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This study examines the theory of planned behaviour (TPB) in the context of adhering to the UK low-risk single-occasion drinking (LRSOD) guidelines. Additionally, gender differences were explored. A convenience sample of 110 female students and 107 male students provided information about their LRSOD behaviour, as well as views, attitudes and intention regarding keeping to the LRSOD limit. Results of this study show the theory of reasoned action rather than the TPB to be pertinent, accounting for 24% of the variance for the female sample and 36% for the male sample. Gender differences are evident in terms of perceived pressure from government and educational campaigns as well as perceived likelihood of positive consequences of adhering to the LRSOD guidelines. Implications of the findings are discussed. [PUBLICATION ABSTRACT]; This study examines the theory of planned behaviour (TPB) in the context of adhering to the UK low‐risk single‐occasion drinking (LRSOD) guidelines. Additionally, gender differences were explored. A convenience sample of 110 female students and 107 male students provided information about their LRSOD behaviour, as well as views, attitudes and intention regarding keeping to the LRSOD limit. Results of this study show the theory of reasoned action rather than the TPB to be pertinent, accounting for 24% of the variance for the female sample and 36% for the male sample. Gender differences are evident in terms of perceived pressure from government and educational campaigns as well as perceived likelihood of positive consequences of adhering to the LRSOD guidelines. Implications of the findings are discussed.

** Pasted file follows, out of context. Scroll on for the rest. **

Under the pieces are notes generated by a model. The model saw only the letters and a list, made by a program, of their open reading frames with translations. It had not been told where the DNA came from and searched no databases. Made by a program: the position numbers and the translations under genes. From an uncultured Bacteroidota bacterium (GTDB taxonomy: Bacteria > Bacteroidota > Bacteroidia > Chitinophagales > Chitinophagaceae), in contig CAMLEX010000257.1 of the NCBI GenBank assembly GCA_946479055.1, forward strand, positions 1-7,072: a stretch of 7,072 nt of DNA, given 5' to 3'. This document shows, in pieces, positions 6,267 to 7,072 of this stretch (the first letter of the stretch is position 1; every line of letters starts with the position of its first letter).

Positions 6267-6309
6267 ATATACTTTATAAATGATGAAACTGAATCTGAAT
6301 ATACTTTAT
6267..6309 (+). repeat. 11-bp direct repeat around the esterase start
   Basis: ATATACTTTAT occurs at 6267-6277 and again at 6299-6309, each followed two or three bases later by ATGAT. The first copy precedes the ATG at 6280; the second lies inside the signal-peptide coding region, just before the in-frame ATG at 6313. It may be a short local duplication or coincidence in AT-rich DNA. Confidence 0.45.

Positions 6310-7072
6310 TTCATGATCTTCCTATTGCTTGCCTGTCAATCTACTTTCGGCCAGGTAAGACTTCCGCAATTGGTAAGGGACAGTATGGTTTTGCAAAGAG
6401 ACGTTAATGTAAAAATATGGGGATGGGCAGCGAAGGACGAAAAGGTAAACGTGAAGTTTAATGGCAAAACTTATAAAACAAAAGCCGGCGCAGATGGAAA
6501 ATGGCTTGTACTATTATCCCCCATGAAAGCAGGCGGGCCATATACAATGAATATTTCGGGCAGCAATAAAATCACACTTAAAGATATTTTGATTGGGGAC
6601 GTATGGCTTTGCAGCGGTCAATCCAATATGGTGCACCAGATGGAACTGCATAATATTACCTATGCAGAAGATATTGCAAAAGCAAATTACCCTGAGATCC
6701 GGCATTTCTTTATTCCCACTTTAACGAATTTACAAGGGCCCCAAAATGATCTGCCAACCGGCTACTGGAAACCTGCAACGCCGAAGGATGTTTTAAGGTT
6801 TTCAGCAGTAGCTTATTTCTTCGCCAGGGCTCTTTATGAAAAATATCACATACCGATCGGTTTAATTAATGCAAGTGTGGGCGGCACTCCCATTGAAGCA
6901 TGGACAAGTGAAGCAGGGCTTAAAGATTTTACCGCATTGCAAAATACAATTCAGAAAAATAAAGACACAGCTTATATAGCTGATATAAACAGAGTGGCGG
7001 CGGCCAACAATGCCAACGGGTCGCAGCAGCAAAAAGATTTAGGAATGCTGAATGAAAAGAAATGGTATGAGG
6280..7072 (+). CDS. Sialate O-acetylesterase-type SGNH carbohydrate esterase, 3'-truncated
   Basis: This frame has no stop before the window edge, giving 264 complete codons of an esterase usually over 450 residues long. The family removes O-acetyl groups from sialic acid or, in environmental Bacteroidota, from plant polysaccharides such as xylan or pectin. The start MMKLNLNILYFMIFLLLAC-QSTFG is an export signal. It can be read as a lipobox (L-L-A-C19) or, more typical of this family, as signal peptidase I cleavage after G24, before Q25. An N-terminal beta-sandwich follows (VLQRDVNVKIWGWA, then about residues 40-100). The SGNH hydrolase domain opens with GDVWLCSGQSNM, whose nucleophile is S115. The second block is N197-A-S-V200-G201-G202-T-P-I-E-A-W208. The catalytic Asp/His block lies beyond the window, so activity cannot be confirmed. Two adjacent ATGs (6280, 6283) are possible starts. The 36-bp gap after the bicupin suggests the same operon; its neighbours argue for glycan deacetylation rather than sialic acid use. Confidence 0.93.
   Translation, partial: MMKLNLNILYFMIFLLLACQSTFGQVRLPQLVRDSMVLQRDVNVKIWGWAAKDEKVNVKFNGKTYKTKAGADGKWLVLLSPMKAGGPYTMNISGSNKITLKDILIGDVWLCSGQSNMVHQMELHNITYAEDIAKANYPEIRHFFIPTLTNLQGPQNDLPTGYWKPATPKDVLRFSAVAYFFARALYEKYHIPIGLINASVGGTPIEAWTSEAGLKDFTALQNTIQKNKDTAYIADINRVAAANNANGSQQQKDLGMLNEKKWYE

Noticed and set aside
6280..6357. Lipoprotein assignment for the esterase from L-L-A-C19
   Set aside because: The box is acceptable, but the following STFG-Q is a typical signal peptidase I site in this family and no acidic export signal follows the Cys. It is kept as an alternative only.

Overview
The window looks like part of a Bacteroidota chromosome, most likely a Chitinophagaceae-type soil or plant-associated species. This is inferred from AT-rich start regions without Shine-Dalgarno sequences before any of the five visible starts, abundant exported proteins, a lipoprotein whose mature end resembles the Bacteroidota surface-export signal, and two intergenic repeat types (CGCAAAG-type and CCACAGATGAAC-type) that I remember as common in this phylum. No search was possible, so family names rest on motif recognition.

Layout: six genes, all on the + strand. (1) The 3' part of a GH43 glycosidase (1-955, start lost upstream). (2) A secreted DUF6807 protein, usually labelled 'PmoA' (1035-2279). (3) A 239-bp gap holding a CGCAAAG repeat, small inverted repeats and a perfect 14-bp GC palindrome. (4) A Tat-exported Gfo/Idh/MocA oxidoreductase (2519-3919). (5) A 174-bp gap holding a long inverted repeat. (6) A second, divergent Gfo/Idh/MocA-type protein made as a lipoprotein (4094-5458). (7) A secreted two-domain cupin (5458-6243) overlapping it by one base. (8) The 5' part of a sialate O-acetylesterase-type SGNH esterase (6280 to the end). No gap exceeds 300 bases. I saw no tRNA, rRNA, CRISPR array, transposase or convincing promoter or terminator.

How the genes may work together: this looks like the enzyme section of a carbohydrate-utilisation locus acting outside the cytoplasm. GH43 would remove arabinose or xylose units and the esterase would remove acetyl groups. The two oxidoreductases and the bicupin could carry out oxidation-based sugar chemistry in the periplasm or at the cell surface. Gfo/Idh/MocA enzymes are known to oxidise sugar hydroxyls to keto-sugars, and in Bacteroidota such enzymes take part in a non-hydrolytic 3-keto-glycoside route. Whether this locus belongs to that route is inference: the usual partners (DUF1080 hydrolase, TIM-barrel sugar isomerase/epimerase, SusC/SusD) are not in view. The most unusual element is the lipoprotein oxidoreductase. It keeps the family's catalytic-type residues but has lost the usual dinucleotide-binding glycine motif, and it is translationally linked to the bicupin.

Keywords

  • Gender differences,Low-risk single-occasion drinking,Student population,Theory of planned behaviour
Original languageUnknown
Pages (from-to)317-325
Number of pages9
JournalInternational Journal of Consumer Studies
Volume31
Issue number4
DOIs
Publication statusPublished - Jul 2007
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